After that it was just wrapping up, well, the naked girl in Nagate’s cockpit notwithstanding. We don’t see Tsumugi again, but we can assume she’s okay. Nagate gets a medal, Lala the bear confronts Kobayashi about using Nagate, Ichiai/Norio are going to do fun things with the bits of Beni that Nagate brought back with him. And finally, a touching scene where Nagate visits his childhood home to pay respects to his grandfather. But no mention of a season three. Well, I hope they make one. When this show’s not wasting time with harems involving a gender-neutral, a clone or two or six, an alien tentacle, and even a couple regular girs, it’s the best show running. They didn’t fix the cgi problems but frankly I think overall everything looks better now. And it maintained its alien look and feel. Really it felt like what it was, the second season of an excellent series, marred by stuff in the middle, so I have nothing to add that I didn’t say last time, except to ask if or when season three is coming.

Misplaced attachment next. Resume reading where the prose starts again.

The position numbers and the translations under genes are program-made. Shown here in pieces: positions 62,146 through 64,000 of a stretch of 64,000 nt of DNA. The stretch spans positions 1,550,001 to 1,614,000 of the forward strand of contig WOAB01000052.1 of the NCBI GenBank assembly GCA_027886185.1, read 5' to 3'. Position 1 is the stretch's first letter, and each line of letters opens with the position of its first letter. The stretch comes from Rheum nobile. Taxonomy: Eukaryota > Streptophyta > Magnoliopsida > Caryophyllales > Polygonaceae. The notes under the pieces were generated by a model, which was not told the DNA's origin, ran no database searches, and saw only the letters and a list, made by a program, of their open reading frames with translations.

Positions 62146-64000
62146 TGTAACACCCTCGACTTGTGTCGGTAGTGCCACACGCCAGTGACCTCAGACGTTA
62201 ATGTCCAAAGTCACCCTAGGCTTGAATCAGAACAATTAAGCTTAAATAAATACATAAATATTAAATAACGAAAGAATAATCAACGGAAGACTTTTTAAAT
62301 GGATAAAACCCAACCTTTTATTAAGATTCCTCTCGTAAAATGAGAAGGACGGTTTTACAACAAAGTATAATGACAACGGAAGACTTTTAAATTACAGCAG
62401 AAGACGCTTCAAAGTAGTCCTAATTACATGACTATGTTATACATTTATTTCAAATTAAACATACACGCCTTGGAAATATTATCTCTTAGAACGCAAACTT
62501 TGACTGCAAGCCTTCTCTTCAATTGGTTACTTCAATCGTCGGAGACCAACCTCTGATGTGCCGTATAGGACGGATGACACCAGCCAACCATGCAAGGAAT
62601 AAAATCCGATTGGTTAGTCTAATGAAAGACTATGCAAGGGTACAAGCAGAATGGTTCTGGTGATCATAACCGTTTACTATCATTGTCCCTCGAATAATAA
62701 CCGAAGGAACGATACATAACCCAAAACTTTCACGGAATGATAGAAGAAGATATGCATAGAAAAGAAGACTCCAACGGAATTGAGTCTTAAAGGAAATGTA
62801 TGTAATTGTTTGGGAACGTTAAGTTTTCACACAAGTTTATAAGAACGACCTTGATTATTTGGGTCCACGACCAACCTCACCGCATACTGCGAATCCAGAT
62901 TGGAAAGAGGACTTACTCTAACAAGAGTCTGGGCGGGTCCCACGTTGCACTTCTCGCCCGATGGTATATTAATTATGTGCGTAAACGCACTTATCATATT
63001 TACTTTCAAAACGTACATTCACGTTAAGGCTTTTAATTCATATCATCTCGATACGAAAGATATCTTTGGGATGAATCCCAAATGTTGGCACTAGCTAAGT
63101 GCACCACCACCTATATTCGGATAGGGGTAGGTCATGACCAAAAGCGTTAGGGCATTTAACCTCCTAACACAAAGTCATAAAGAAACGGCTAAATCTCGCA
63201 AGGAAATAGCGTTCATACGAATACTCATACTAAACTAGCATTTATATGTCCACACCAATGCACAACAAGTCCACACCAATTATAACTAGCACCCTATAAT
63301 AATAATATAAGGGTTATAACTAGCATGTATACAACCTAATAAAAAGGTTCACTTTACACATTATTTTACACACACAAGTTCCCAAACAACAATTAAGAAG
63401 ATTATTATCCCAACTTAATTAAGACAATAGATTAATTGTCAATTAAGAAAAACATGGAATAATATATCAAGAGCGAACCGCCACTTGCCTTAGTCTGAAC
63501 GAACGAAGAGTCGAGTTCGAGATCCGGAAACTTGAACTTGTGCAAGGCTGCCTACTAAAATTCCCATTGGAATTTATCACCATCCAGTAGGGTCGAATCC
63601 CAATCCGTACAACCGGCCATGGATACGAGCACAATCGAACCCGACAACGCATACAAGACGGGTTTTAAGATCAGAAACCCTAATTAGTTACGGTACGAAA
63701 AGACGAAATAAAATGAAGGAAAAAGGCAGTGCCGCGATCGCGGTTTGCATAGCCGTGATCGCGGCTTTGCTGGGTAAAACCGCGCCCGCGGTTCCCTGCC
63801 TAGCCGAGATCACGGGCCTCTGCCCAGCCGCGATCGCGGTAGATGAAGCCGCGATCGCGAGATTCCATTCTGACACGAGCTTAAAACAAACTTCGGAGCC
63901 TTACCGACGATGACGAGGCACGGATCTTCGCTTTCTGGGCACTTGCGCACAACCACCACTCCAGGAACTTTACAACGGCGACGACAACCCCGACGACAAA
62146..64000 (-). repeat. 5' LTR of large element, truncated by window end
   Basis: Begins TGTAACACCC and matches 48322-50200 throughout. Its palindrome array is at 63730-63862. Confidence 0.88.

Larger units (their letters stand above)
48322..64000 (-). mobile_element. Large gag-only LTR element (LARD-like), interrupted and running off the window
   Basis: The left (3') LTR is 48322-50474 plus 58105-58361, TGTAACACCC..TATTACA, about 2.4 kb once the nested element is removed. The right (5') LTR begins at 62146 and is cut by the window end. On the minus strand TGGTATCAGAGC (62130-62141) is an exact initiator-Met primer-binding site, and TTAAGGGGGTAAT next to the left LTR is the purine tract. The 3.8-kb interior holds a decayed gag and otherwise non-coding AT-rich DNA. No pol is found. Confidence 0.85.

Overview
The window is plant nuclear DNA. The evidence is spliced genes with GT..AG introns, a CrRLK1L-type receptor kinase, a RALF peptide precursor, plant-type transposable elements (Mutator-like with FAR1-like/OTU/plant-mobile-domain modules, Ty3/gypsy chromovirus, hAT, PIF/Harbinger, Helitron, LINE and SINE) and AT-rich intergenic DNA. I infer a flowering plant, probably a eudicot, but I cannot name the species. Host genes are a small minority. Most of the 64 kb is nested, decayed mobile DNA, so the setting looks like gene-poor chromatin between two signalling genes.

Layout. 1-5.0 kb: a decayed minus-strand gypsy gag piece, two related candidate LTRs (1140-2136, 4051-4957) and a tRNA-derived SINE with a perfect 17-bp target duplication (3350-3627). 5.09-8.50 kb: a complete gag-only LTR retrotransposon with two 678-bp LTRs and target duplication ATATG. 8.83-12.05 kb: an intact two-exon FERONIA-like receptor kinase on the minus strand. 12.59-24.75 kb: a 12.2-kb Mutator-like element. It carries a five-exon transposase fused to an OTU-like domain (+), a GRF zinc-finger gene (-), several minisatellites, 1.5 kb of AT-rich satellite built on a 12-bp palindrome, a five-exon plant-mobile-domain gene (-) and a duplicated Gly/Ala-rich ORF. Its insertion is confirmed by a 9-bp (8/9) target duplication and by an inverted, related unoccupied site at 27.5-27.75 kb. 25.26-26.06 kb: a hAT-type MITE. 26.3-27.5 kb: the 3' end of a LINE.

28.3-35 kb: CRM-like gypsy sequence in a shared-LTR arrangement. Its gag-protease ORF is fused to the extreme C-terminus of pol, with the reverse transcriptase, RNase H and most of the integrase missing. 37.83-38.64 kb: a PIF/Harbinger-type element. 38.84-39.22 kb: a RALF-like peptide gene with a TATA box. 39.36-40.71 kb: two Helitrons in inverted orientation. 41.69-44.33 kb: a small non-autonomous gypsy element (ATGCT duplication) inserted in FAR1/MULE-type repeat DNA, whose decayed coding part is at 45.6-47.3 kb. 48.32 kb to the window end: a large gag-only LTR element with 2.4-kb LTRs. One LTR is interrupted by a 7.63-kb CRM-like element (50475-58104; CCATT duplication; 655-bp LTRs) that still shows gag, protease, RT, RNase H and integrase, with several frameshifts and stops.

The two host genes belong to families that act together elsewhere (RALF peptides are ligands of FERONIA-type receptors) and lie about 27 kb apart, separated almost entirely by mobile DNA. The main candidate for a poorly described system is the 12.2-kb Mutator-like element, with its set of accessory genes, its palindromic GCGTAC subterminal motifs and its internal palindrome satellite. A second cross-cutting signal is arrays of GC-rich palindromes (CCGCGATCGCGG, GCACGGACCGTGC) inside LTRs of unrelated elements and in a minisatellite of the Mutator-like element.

I haven’t seen Sidonia or BBB‘s yet, so at this moment DanMachi has delivered the best finale of the season.
It was far better than I expected, and yes, it had draggy moments. Early on when the adventurers (even the bad ones) were regrouping and then flinging everything they had at the goliath, arrows, swords, incantations, the kitchen sink, bits of string, shouts, etc, you knew it wouldn’t work because Bell wasn’t in the battle yet–he had been sent back to fight smaller beasties. Also, it was far too early in the episode for killing blows yet. We had to be satisfied with the occasional attack that stopped the goliath, only for it to regenerate and start his rampage again.